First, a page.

Jeff Cirillo deserves special mention for his effort this evening - 0 for 4 with three strikeouts and grounding into a double play. Of particular note was the third strikeout. Following Colbrunn's first basehit in a Mariner uniform and Guillen's first walk of the inning, Cirillo stepped to the plate with runners at first and second, zero outs. At this point the M's are up 3-2 in the 6th inning. He works the count full, and with the runners going, Jeffrey watches strike three, leaving Colbrunn out to dry at third. I swear, Colbrunn was thrown out by a good 10 feet. On the hit-and-run, I'm sure Colbrunn was half way to third, and on not hearing contact, knew Cirillo had walked, or that he was a dead duck. Willie B. followed with a sharp single that scored Guillen, took second on the throw home and then third on the error. You've got to figure that Cirillo cost the M's one, if not two runs on that blunder. So after striking out twice against the rookie Traber (with the above noted control problems), he then botched a hit-and-run into a strikeout-caught-stealing double play and topped off the evening erasing Guillen's lead off walk in the 8th with another double play. Batting line now .155/.246/.241.
Now after a proper sweep of the Indians, winning now 10 of the last 12, bring on the 2-18 Detroit Kittens, dead last in every offensive categories (except walks). The matchups for the series look like Piniero vs. Maroth tonight, Franklin vs. Knotts tomorrow and Garcia vs. Bernero on Sunday. While none of those Tiger pitchers have recorded a win, none of those Mariner pitchers has more than 1. And Maroth, while 0-5 has a better ERA than Piniero thus far (4.55 to 4.85).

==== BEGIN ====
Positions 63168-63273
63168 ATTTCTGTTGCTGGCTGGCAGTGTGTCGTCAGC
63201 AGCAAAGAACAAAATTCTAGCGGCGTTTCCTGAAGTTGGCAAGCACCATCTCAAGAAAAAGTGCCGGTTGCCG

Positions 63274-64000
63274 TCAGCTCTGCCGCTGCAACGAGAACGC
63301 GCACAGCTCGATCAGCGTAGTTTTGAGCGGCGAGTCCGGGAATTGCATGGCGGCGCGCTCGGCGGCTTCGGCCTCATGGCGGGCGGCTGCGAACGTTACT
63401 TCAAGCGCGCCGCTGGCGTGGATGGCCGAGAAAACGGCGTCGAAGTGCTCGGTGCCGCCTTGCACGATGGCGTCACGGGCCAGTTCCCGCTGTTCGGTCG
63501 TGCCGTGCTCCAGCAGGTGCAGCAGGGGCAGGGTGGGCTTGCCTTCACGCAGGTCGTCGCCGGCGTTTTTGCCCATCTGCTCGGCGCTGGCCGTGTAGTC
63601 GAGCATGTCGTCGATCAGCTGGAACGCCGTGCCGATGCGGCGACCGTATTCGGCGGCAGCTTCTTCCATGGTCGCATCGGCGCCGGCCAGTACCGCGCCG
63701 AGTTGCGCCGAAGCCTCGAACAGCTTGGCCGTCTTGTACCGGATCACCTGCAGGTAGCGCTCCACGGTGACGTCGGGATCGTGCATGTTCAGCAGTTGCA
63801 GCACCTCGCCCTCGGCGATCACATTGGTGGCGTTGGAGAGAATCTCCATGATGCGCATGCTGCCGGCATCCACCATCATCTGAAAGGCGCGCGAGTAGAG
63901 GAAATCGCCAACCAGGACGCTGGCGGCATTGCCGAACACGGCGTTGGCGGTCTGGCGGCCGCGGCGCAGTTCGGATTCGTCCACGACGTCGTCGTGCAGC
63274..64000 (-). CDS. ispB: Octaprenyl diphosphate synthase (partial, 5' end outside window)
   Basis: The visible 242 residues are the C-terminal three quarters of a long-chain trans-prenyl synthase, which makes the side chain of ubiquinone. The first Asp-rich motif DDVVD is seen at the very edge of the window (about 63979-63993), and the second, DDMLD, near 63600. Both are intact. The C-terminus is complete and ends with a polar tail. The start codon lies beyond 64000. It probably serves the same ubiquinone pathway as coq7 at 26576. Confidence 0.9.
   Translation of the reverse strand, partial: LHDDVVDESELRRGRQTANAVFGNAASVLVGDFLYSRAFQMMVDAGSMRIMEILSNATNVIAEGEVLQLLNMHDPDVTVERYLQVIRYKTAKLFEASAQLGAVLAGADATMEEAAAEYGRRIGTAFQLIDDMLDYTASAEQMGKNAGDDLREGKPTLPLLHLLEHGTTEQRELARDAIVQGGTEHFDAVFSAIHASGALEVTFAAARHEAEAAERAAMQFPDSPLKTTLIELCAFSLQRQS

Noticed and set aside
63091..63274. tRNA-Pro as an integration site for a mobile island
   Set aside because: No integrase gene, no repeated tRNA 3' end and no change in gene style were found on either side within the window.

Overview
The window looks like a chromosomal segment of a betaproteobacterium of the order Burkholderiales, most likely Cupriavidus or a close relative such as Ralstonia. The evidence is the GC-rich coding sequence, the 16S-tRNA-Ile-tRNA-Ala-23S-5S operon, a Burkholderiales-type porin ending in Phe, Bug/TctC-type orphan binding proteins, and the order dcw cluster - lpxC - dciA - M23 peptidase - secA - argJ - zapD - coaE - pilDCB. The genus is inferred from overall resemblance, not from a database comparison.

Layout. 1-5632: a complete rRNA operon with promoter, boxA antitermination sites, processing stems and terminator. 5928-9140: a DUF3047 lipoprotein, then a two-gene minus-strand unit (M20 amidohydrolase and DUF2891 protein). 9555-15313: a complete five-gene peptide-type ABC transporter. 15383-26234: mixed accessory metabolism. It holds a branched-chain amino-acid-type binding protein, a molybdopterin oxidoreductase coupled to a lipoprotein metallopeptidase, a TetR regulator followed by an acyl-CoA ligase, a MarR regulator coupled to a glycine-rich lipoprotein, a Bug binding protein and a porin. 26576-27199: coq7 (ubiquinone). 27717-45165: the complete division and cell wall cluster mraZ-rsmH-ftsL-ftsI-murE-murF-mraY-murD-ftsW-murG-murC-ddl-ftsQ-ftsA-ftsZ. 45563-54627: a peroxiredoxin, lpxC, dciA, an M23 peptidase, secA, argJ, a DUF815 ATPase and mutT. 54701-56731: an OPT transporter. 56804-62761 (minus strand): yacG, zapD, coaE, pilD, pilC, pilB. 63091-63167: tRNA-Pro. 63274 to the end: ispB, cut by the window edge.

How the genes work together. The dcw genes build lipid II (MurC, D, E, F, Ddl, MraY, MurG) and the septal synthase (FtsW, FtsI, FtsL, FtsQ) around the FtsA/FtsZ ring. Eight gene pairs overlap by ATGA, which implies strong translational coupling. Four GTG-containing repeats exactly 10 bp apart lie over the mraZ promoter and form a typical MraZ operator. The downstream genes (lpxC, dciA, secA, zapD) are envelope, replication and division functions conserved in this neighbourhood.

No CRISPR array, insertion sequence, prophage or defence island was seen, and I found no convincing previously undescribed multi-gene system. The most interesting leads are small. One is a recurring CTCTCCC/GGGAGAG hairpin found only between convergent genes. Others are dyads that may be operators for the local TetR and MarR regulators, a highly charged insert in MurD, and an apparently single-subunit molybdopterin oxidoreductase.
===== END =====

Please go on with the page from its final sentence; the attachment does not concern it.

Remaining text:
|| Peter @ 4/25/2003
Thursday, April 24, 2003
MARINERS 4, INDIANS 0
Everybody loves Gil: 7.2 innings, 109 pitches, 66% for strikes, 8 strikeouts, 2 walks, 5 hits, 0 runs. That's his second straight solid outing, not to mention the first for a M's starter into the 8th inning. But we'll sober ourselves up with the fact that this was the Indians, who are 3rd from the bottom in the AL scoring runs, and they were without their best hitter at the moment, Milton Bradley. A quick glance at last night's box score and the vets Burks and Vizquel are the only Indians hitting over .250.
Sasaki's on the DL and so it looks like a Bob will platoon the closer between Rhodes and Nelson. We'll see today who gets called up from Tacoma.
Are Rhodes and Nelson so one-dimensional that Bob doesn't think they can get 3 outs in an inning? Rhodes got the first 2 outs in the ninth last night, gave up a hit, so with 2 outs in the ninth, Bob brings in Nelson to finish it. What, with a 4-run lead and one baserunner, you're telling me Rhodes can't get one more out?
|| Peter @ 4/24/2003
Wednesday, April 23, 2003
MARINERS 8, INDIANS 5
The Good... Mike Cameron hits a walk off grand slam and Dave Niehaus proclaims, "It's grand salami time!"
The Bad... The bullpen allows 4 of Cleveland's 5 runs.
The Ugly... Kaz blows #3 in his last 5 tries, which makes 4 out of 8 on the year.
For everyone's sake, I hope Sasaki's recent struggles are related to injury and that he gets a DL vacation. I could moan about the bullpen's struggles last night against the light-hitting Indians, but I've spent enough space on Sasaki the last week. It could be worse. He could be giving up walk off grand slams, as Denys Baez did to Cammie.